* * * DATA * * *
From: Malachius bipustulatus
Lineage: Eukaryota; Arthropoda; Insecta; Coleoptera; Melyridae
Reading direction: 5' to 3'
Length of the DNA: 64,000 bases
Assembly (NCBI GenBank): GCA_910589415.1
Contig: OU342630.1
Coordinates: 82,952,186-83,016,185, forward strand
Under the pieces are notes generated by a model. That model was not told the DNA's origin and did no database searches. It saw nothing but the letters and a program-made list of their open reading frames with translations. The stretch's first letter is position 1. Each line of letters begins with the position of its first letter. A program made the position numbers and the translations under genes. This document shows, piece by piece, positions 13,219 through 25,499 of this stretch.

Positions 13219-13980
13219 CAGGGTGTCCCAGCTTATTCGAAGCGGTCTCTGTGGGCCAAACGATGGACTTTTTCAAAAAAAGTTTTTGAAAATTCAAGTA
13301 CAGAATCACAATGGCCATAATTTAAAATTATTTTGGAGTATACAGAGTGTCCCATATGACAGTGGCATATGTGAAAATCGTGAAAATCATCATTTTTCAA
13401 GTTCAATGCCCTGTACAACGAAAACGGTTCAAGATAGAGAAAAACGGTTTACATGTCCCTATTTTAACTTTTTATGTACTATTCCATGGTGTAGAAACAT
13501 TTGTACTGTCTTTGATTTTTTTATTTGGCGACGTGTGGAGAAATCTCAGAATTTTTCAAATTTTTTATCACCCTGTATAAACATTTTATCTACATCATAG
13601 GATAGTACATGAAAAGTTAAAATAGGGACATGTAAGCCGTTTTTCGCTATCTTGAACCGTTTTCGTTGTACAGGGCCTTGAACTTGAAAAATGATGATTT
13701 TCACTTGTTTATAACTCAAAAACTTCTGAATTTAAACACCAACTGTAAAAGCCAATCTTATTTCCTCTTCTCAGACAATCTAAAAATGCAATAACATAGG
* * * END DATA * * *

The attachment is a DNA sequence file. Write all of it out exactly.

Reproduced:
From: Malachius bipustulatus
Lineage: Eukaryota; Arthropoda; Insecta; Coleoptera; Melyridae
Reading direction: 5' to 3'
Length of the DNA: 64,000 bases
Assembly (NCBI GenBank): GCA_910589415.1
Contig: OU342630.1
Coordinates: 82,952,186-83,016,185, forward strand
Under the pieces are notes generated by a model. That model was not told the DNA's origin and did no database searches. It saw nothing but the letters and a program-made list of their open reading frames with translations. The stretch's first letter is position 1. Each line of letters begins with the position of its first letter. A program made the position numbers and the translations under genes. This document shows, piece by piece, positions 13,219 through 25,499 of this stretch.

Positions 13219-13980
13219 CAGGGTGTCCCAGCTTATTCGAAGCGGTCTCTGTGGGCCAAACGATGGACTTTTTCAAAAAAAGTTTTTGAAAATTCAAGTA
13301 CAGAATCACAATGGCCATAATTTAAAATTATTTTGGAGTATACAGAGTGTCCCATATGACAGTGGCATATGTGAAAATCGTGAAAATCATCATTTTTCAA
13401 GTTCAATGCCCTGTACAACGAAAACGGTTCAAGATAGAGAAAAACGGTTTACATGTCCCTATTTTAACTTTTTATGTACTATTCCATGGTGTAGAAACAT
13501 TTGTACTGTCTTTGATTTTTTTATTTGGCGACGTGTGGAGAAATCTCAGAATTTTTCAAATTTTTTATCACCCTGTATAAACATTTTATCTACATCATAG
13601 GATAGTACATGAAAAGTTAAAATAGGGACATGTAAGCCGTTTTTCGCTATCTTGAACCGTTTTCGTTGTACAGGGCCTTGAACTTGAAAAATGATGATTT
13701 TCACTTGTTTATAACTCAAAAACTTCTGAATTTAAACACCAACTGTAAAAGCCAATCTTATTTCCTCTTCTCAGACAATCTAAAAATGCAATAACATAGG